Crosby, Malkin or Stamkos? Who Is the Best Player Heading into 2012-13?

Eric Steitz@esteitz16Analyst IIIJuly 18, 2012

Crosby, Malkin or Stamkos? Who Is the Best Player Heading into 2012-13?

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    The Pittsburgh Penguins, at 7-1, are the favorites to win the Stanley Cup in 2012-13. Those odds are increased largely due to the fact that they have two of the most talented players in the game of hockey, Sidney Crosby and Evgeni Malkin.

    It's no surprise that Crosby is one of the top talents in the game. The Penguins thought he was the best player in a loaded 2005 draft class and selected him first.

    That 2005 class also produced players like Bobby Ryan, Carey Price, Devin Setoguchi, T.J. Oshie and teammate Kris Letang, just to name a few. 

    The year before Sid the Kid captivated the hockey world, Russian players turned heads.

    In 2004, the first two picks of the draft came from Russia. Alex Ovechkin went first to the Washington Capitals, and then the Pens selected Malkin.

    Those were back-to-back years for the Pens where they snagged arguably the best player in the game. It's no wonder they are constantly in talks for the Stanley Cup.

    Malkin certainly hasn't taken a backseat to Crosby when it comes to performance in Pittsburgh. Malkin averages well over a point per game in his six years in the NHL.

    After winning the Hart Trophy, Malkin makes a strong case that he is the best player in the league.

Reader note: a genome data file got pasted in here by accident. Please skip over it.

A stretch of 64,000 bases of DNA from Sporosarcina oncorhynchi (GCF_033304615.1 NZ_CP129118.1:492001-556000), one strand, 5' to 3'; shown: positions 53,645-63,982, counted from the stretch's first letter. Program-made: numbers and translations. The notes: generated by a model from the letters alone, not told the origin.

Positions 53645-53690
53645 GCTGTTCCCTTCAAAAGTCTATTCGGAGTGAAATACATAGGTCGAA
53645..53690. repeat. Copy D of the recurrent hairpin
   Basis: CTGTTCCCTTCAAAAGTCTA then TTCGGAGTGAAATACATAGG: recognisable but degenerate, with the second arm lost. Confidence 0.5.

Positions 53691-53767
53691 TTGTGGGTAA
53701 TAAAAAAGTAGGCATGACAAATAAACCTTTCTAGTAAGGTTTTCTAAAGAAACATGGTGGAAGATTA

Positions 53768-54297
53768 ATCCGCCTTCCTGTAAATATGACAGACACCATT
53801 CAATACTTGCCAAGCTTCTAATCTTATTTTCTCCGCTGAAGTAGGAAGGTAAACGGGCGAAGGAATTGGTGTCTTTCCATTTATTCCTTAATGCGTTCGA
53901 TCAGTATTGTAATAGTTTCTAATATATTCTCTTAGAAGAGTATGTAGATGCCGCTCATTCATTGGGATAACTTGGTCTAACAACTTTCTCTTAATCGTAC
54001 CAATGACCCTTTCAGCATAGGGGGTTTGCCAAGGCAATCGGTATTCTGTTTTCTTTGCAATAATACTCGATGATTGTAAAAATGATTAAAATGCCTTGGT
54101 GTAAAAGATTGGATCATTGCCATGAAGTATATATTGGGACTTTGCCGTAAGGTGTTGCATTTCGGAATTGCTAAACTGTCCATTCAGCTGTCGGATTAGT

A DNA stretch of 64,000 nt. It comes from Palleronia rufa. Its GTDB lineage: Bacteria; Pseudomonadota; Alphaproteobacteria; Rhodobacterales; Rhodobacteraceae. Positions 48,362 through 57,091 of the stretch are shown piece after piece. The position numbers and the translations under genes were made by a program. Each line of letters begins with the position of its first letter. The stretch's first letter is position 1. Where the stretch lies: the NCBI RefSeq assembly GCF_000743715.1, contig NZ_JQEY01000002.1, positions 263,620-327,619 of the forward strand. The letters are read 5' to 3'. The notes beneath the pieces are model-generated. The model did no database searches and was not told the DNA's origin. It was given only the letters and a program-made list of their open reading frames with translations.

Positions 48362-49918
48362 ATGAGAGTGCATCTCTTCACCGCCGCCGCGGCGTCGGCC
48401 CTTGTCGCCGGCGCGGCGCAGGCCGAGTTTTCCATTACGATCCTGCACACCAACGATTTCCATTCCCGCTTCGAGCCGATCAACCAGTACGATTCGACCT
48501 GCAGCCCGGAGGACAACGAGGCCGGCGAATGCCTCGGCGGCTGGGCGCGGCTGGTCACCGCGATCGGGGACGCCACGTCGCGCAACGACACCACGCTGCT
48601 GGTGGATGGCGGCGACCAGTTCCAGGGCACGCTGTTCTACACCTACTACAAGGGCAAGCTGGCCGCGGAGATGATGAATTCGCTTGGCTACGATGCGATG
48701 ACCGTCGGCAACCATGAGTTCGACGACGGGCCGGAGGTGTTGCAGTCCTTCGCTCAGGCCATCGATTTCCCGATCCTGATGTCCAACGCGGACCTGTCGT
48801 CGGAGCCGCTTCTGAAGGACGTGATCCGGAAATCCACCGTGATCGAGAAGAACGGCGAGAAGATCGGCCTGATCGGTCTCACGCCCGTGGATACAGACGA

The best player in the league that doesn't wear a Penguins jersey took the hockey world by storm again in 2008—Steven Stamkos.

    Stamkos was selected No. 1 overall by the Tampa Bay Lightning and wasted no time climbing the ranks of the NHL elite.

    Last season, Stamkos netted 60 goals. He is one of only 19 players to score 60 goals or more in a season.

    The 22-year-old is two years younger than Crosby and three years younger than Malkin, but his name has become a fixture in MVP conversation year after year.

    So who is the best player in 2012-13?  

Point Production

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    In order to be considered one of the greats, you have to produce on a consistent basis.

    Think about the "Great One," Wayne Gretzky. He has more points than any other player in NHL history (2,857) during his 21-year career.

    While longevity is required to be considered one of the greats of all time, production is crucial to be great.

    Gretzky netted nearly 3,000 points in 1,487 career games. That's an average of 1.92 points per game, not bad for the NHL's most prolific scorer.